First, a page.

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Research & Investigations in Sports Medicine

Use of RPE for Monitoring Intensity Throughout Collegiate Basketball Drills

Taylor M*

Department of Kinesiology, Philadelphia, USA

*Corresponding author: Taylor M, Department of Kinesiology, University of the Sciences, Philadelphia, USA

Submission: August 30, 2019;Published: September 16, 2019

DOI: 10.31031/RISM.2019.04.000610

ISSN 2578-0271
Volume5 Issue2

Abstract

The ability to control and monitor the perception of training load is an important aspect of effective coaching.

Purpose: To examine the relation between OMNI ratings of perceived exertion and MET levels of intensity measures throughout a series of collegiate basketball drills.

Methods: 16 collegiate female basketball players (age 19.2±1.2 years) participated in this investigation. Participants engaged a 30-minute basketball skills session. The 30-minute basketball workout was created to simulate the high intensity environment of a Division I practice or game. Drills were selected to reflect the major skills needed to play the game of basketball. Each drill was also chosen because of its widespread use in the college basketball setting. The drills included progressive defensive slides, half court speed lay-ups, the Mikan drill, half court dribbling drill, toss out shooting drill, medicine ball plyometrics, and conditioning sprints (Victories). Intensity of activity was determined using METS obtained from measures of oxygen uptake determined via the Indirect Calorimetry (IC) method (Cosmed K4 B2) (ml·kg·min-1). The Adult OMNI Walk/Run Perceived Exertion scale was used to assess the subjects rating of perceived exertion for overall body, chest/breathing, and legs (RPE-O, RPE-C, RPE-L). Subjects were familiarized to the scale during an orientation session and prior to the experimental trial. RPE was obtained during the 60-second transition period between each drill. Pearson correlation coefficients compared RPE and MET level for each of the drills in the experimental trial (p<.05).

Results: Individual correlations between the MET level of various basketball drills and RPE showed a strong positive relationship with several drills (from r=0.50 to r=0.85, P<0.05). Progressive Defensive slides, Speed Lay-ups, the Mikan drill, and Victories were all statistically significant.

Conclusion: Results suggest that RPE may be considered a good indicator of perceived training intensity in various basketball drills. This method can be very useful and easy to use for coaches and athletic trainers to monitor and self-regulate exercise intensity, and to design season training loads.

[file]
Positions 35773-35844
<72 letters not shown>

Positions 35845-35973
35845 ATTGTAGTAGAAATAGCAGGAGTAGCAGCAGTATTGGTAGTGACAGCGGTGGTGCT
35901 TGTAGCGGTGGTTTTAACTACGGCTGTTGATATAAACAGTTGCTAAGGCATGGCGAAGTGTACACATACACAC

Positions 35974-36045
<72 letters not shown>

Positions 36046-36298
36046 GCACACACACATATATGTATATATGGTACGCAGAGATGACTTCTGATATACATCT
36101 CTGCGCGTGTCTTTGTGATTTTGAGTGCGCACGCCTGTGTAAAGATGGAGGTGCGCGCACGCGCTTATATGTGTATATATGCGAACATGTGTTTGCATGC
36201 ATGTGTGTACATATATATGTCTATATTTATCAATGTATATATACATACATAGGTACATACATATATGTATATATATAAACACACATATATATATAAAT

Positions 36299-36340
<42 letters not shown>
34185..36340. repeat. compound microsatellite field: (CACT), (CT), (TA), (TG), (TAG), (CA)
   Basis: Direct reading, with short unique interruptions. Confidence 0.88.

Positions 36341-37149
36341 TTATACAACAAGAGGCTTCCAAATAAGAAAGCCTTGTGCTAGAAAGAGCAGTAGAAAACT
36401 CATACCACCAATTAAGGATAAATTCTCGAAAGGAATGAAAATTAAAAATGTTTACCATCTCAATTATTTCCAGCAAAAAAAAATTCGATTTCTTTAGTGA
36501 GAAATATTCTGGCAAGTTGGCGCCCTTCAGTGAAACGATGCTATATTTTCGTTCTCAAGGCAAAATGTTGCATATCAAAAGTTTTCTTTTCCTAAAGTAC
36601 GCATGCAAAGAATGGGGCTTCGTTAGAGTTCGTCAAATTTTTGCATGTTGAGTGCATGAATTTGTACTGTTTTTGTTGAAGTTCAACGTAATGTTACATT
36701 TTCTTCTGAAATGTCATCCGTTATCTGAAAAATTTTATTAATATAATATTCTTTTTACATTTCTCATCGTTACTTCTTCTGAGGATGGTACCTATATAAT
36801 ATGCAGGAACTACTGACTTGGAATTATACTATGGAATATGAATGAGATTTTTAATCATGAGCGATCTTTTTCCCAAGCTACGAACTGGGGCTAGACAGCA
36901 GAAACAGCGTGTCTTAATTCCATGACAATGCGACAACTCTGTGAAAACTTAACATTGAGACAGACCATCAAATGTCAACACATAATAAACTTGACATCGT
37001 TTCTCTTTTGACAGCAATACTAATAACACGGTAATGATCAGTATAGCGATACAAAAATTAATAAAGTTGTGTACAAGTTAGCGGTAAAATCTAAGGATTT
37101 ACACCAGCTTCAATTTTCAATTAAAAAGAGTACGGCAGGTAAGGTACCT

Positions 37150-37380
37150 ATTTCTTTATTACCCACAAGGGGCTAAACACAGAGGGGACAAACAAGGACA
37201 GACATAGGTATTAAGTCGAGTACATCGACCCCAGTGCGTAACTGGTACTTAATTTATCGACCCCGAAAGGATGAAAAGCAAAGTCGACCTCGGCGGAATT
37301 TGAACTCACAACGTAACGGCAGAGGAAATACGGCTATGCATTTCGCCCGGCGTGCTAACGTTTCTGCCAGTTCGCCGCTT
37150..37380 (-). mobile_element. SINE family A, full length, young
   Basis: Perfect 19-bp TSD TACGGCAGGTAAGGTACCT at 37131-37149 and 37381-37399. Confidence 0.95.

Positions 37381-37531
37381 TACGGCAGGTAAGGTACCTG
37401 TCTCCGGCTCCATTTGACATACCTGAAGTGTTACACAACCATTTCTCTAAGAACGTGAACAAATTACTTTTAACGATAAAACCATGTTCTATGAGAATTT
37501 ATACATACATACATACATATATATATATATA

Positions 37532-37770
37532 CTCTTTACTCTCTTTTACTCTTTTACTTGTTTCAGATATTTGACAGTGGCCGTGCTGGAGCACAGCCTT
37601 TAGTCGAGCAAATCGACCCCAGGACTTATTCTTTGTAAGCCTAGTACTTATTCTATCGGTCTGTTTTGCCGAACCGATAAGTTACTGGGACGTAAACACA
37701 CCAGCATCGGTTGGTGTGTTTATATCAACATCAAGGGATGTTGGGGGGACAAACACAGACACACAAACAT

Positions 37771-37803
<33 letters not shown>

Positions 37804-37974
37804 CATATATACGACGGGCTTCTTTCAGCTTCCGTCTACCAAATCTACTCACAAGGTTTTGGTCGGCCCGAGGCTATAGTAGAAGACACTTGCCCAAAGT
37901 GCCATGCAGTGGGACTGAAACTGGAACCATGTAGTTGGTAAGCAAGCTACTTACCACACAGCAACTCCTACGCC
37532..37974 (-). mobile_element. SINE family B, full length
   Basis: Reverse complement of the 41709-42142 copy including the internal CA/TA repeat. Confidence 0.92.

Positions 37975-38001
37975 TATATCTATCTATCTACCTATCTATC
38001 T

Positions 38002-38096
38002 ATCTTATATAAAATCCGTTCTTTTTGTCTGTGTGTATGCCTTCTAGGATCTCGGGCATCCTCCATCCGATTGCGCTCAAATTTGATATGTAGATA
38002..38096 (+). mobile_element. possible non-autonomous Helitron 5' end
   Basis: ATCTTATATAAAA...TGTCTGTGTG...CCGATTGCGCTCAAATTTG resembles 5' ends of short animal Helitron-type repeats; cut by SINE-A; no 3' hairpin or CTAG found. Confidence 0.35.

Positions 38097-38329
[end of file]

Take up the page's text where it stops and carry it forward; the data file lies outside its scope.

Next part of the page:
Introduction

The ability to individually control and monitor training load and the perception of training load is an important aspect of effective coaching [1]. Monitoring training intensity is also a critical component to the process of creating an individualized periodization focused training plan. Having the ability to effectively quantitate training load for various exercises and drills using a single term would be very useful in overall ease of program understanding and administration. There have been attempts at quantitating training from “aerobics points” [2] and training volume [3] to the training impulse [4]. These methods have supporting factors and limitations that make them difficult to implement in a team sport with intermittent intensities. Given the importance of both high intensity training and variable training bouts for athletes of the intermittent nature. Information regarding the practicality and accuracy of the Omni Ratings of Perceived Exertion (RPE) method during exercise in sports specific scenarios could be valuable for coaches and trainers. RPE is an easy to use tool for measuring intensity during physical activity. Therefore, the intent of this study was to evaluate the relationship of the RPE and Indirect Calorimetry (IC) (METs) based methods of monitoring training intensities during drills with varying intensity to emulate game like conditions. To examine the relation between OMNI ratings of perceived exertion and MET levels of intensity measures throughout a series of collegiate basketball drills.

Methods

Participants

Sixteen women’s college basketball players (aged 18-23 years) who were currently participating in basketball and conditioning activities participated in this investigation. Specifically, eight females from the University of Pittsburgh and eight from Carnegie Mellon University volunteered as subjects in the present study. All participation was strictly voluntary. The study did comply with NCAA regulations, and had the support and approval of the University of Pittsburgh and Carnegie Mellon University Department of Athletics, head women’s basketball coaches, and head strength and conditioning coaches. The racial, gender, and ethnic characteristics of the subject population reflected the demographics of female basketball players recruited to participate in NCAA Division I and Division III women’s basketball. Descriptive characteristics are explained in Table 1. In order to participate, subjects were:

Table 1: Descriptive characteristics of subjects.

University of Pittsburgh (Pitt) and Carnegie Mellon University (CMU). Values are presented as Mean ± Standard Deviation.


1. Healthy;

2. Currently eligible for college athletics;

3. Able to complete an orientation and two experimental trials.

Exclusion criteria for the study included

1. Responding, “yes” to one or more questions on the physical activity readiness questionnaire (PAR-Q);

2. Presence of any orthopedic, musculoskeletal, neurological, cardiac, and/or any medical conditions that prohibit exercise;

3. Presence of diabetes, hypothyroidism, or any other medical conditions that would affect energy metabolism;

4. Reported use of medications or any performance enhancing drugs that may have affected heart rate, blood pressure, metabolism, and/or EE responses;

5. Knowingly pregnant or pregnant within the last 6 months;

6. Unwilling to perform or participate in two basketball experimental trials.

Protocol

i. Experimental session: Following the orientation session subjects were asked to abstain from caffeine intake for four hours. All subjects were dressed in standard athletic clothing (short sleeve cotton t-shirt or mesh practice jersey and shorts) during each exercise session. Each subject was tested individually [3]. Upon arrival to each experimental trial, anthropometric measures were obtained including height (cm), body weight (kg), fat free mass (kg), and fat mass (% and kg). Height (cm) and weight (kg) were measured using a physician’s scale. Body composition was assessed using a Tanita (Arlington Heights, IL) Bioelectrical Impedance Analyzer (BIA) scale. Subjects then went through a 30-minute Basketball specific workout [4].